Professor Galactic is a seasoned Nerf gun modder. So I decided to interview him to find out just how he gets his blasters looking so damn good. Here’s what he said…
No self-respecting adventurer in the space time continuum would commence their journey without some form of trusty sidearm. Who knows what perils lurk on the edges of time and space?
Time travel being largely theoretical and imaginary in this day and age a Nerf gun is a perfectly viable and adequate option. As a huge fan of the Steampunk genre I wanted weapons that to my mind were in keeping with my steampunk costumes. There are many examples to admire and inspire on the internet and I decided to have a go, embracing the do it yourself ethic of punk and steampunk.
When I started on my journey, painting plastics was new ground for me, I skipped the painting models and miniatures phase of many a young man in favour of more textural art endeavours. So, I was behind the curve of many fellow Steampunk weapon smiths. One year on I still consider myself on that journey and every day is a school day. I will break down what I have learned so far into a few categories:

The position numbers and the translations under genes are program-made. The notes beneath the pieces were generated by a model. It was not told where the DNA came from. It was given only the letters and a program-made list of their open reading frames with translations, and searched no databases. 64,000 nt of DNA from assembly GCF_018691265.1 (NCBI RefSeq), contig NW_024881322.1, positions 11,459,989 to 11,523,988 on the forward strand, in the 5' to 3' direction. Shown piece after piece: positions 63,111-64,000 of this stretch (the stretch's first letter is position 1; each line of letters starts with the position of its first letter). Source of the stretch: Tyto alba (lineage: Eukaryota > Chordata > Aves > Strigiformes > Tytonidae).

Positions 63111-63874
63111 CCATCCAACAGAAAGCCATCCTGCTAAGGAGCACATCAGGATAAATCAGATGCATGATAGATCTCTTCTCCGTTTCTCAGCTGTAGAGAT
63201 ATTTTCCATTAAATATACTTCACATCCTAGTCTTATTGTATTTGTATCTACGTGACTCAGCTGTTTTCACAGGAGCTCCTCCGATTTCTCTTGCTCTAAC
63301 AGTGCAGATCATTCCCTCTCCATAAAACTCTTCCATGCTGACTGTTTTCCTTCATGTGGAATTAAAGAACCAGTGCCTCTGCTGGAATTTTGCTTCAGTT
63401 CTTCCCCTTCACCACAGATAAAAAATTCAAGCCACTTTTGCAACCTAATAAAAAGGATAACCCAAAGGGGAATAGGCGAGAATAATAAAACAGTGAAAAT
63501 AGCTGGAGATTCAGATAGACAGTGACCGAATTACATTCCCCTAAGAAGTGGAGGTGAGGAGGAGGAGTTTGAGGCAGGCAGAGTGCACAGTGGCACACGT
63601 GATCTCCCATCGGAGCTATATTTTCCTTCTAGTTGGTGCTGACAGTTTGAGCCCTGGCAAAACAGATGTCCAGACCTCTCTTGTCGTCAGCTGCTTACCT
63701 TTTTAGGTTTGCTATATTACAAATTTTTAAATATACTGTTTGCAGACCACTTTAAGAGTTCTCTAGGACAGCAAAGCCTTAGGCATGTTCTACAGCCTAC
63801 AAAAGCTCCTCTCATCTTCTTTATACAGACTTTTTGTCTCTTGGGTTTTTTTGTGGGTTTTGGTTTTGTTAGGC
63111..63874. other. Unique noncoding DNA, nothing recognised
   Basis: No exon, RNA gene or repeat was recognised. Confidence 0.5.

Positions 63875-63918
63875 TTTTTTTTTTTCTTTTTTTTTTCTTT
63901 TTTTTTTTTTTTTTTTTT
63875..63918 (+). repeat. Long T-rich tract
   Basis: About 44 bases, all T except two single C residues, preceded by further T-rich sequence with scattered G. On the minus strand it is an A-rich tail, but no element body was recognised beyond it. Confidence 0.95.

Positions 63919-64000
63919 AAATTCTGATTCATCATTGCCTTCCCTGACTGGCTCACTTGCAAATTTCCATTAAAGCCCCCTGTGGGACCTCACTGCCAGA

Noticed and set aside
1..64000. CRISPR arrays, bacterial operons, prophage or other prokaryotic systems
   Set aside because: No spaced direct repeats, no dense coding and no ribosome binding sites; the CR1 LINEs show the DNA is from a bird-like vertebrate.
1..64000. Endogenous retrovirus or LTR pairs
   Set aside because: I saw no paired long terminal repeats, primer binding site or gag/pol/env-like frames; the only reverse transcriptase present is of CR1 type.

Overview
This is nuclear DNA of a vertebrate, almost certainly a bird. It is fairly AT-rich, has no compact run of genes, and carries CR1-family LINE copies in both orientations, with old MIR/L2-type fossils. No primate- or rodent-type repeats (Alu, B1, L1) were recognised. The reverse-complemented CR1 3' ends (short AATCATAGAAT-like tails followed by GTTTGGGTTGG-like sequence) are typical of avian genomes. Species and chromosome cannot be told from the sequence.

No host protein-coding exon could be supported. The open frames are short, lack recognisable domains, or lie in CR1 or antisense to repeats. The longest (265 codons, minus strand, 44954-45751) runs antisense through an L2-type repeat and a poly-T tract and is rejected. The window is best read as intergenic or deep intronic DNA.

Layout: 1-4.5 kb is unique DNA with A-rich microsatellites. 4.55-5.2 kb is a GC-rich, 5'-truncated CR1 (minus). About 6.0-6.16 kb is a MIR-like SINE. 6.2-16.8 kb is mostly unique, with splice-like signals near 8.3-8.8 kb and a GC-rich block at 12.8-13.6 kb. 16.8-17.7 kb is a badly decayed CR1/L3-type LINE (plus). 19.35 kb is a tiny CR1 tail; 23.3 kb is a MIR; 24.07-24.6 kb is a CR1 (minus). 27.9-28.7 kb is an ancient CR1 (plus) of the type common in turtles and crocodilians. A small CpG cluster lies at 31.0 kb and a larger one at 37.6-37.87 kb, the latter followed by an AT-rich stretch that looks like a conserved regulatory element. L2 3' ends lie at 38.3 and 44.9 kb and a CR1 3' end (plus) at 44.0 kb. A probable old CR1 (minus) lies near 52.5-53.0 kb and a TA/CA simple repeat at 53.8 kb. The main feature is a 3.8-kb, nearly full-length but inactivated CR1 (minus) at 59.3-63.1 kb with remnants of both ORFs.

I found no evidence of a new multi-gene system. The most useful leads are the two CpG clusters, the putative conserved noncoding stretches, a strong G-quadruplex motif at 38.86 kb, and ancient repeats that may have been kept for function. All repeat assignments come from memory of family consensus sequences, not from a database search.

1) Choose your weapon-on selecting and prepping your project.
2) Materials- tools, paints and inks all in here.
3) Techniques- execution and final touches.
Choose your weapon
When you begin your first project I recommend not splashing out on a full price Nerf gun. There are cheaper alternatives out there to practice on. The imitation super soakers can be acquired at a very reasonable price, I do recommend avoiding the models with the softer plastics that have an almost greasy feel to them, paint does not generally take well to them and tends to flake off no matter how much varnish you use.
I would also consider getting a gun that you do not need to take apart for honing your skills on.
Some makers like to sand down the guns before applying the primer, this will help the paint take and it is a chance to add weathering effects; but it’s not mandatory. It is also not unusual to remove logos through sanding.